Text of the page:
A week and a half after the primary, the GOP in Florida held its own unity rally, bringing candidates together that will appear on the November ballot,and asking for support across Florida.
At Ace Café in Orlando, Gov. Rick Scott, the Republican candidate challenging U.S. Sen. Bill Nelson, D-Fla., brought the man who hopes to be his successor–U.S. Rep Ron DeSantis, R-Fla.– to the stage, calling Tallahassee Mayor Andrew Gillum, the Democratic candidate, liberal and risky.
Scott insisted electing the Democrats makes no sense and that it would kill our economy. He pointed out that Nelson voted for higher taxes more than 300 times since being elected,and claimed that his administration’s policy of cutting taxes created more than 1.6 million jobs over the eight years he has spent in the Governor’s Mansion.
Scott spoke to a crowd of about 100 people, just a third of the number that showed up to see the Democratic ticket in Orlando last week, but the Republican crowd was enthusiastic, repeatedly cheering as the governor laid out specifics on what the choice would be.
“If you want job growth, vote Republican,” Scott said. “If you want job losses vote for the Democrats. If you want lower unemployment, vote Republican. If you want higher unemployment, vote Democrat. If you want secure borders, vote Republican. If you want open borders, vote Democrats. If you want lower taxes, vote Republican. If you want higher taxes, vote for the Democrats.”
During his speech, Scott lambasted Nelson and Gillum, often referring to socialism and comparing their policies to what is happening in Cuba and Venezuela. Scott also touted his time in office, saying there have been no tuition increases at state universities in the last five years and saying it is a fact that there has never been a higher dollar amount of spending on education in Florida, including the highest amount of per pupil allocation. In a nod to teachers, the governor says he wants to pay teachers more just like the Democrats would like to do.
Scott introduced DeSantis. The Republican gubernatorial nominee spent much of his time speaking about national issues including border security and Israel, saying he would be the most Israel friendly governor in the nation. DeSantis took several shots at Gillum, especially over the issue of immigration. DeSantis claims that under policies favored by Gillum, a child molester in the country illegally would serve his sentence, then be released right back into the streets of Florida because the Gillum administration would refuse to cooperate with ICE.
Also on hand was the brand new pick for lieutenant governor, state Rep. Jeanette Nunez, R-Miami. She said she is ready to take on the challenge of trying to defeat the upstart Democrat ticket.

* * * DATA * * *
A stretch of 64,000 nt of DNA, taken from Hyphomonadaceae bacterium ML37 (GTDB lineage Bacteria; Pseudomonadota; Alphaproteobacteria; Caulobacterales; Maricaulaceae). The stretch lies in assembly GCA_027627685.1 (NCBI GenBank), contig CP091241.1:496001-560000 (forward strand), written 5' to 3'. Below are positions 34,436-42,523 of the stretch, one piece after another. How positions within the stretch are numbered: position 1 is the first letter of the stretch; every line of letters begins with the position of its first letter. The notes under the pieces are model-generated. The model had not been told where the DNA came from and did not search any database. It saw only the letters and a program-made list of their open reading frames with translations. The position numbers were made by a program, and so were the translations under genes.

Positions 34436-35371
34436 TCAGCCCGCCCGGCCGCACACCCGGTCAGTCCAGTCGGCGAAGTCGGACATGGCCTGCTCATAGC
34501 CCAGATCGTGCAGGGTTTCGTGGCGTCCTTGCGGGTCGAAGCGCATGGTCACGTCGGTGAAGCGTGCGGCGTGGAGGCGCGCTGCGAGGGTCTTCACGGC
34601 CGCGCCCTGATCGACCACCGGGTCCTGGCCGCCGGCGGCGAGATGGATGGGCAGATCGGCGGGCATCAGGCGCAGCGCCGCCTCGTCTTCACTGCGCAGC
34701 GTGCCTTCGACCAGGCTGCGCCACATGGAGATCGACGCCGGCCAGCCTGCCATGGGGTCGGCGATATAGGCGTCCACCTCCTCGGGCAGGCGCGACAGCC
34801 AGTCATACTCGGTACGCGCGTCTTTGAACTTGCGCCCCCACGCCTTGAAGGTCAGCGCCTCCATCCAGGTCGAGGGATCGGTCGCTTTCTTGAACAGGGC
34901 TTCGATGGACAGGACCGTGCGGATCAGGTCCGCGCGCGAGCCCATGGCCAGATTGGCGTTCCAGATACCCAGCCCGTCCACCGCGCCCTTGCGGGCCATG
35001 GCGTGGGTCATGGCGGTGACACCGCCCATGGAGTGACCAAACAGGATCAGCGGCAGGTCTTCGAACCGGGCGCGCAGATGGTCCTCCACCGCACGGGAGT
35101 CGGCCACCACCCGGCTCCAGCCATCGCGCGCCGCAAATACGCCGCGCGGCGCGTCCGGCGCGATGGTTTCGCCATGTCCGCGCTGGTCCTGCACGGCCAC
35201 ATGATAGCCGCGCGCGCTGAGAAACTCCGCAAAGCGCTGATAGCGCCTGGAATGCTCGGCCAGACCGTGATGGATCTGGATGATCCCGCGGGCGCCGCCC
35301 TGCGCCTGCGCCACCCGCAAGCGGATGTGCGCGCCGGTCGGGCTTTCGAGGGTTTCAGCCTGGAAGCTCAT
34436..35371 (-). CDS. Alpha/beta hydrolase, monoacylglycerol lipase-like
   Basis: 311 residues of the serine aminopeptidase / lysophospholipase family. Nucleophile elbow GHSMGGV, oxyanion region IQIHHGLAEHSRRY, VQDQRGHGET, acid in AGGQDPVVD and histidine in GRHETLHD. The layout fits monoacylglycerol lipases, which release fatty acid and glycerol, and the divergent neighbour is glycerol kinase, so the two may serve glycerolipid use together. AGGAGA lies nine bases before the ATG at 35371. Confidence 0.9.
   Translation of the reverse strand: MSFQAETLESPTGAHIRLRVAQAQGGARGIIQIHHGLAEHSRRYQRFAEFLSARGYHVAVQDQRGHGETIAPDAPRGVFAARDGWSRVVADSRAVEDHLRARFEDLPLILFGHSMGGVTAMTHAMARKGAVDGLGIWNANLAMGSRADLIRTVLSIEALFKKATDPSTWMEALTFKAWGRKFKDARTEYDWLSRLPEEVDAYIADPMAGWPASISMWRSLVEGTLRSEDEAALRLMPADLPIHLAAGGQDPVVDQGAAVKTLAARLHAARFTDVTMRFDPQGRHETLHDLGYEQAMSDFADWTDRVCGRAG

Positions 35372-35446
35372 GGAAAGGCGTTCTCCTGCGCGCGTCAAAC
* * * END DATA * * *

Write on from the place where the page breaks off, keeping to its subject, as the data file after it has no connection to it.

“The difference is very stark. We are going to see from our end what we stand for, the ideals and the principles that we stand strong in, our conservative values, making sure Florida remains the prosperous state that it continues to be. I look forward to leading in that effort,” Nunez said.
Nunez was immediately attacked by Democrats for a tweet she posted during the 2016 presidential primary calling then candidate Donald Trump “the biggest con-man there is.” Nunez has since deleted the tweet but downplayed the significance on Thursday.
“Elections are elections. It is what it is. It’s no secret that I was a strong Marco Rubio supporter, but that election is done, and I am looking forward to this election,” she said.
The exchange with reporters caused DeSantis to step in and defend his new running mate.
“To support Marco Rubio, a favorite son from Miami, Cuban-American with a historic run. To me if I were in her shoes, I probably would have been supporting Marco as well,” DeSantis said.
“But you came down on Adam Putnam for not supporting Trump in the last election,” a reporter pointed out.
“Well there’s a difference between that though. He was running saying that like he was basically Trump’s guy. I just thought it was more insincere. Jeanette is standing by what she said, she just says it is a different contest. I hit him more on being a politician and being insincere about it,” DeSantis said.
Florida Republican Agriculture Commissioner Adam Putnam, who the congressman crushed in the primary, was there with a smiling face and full throated endorsement of DeSantis, saying you tell your kids in Little League baseball to shake hands at the middle of the field after the game. Republicans also showed off three other candidates for statewide office: state CFO Jimmy Petronis, state Rep. Matt Caldwell, R-Lehigh Acres, who is running for agriculture commissioner, and former Judge Ashley Moody who is running for attorney general.
Reach Mike Synan at Mike.Synan@floridadaily.com.
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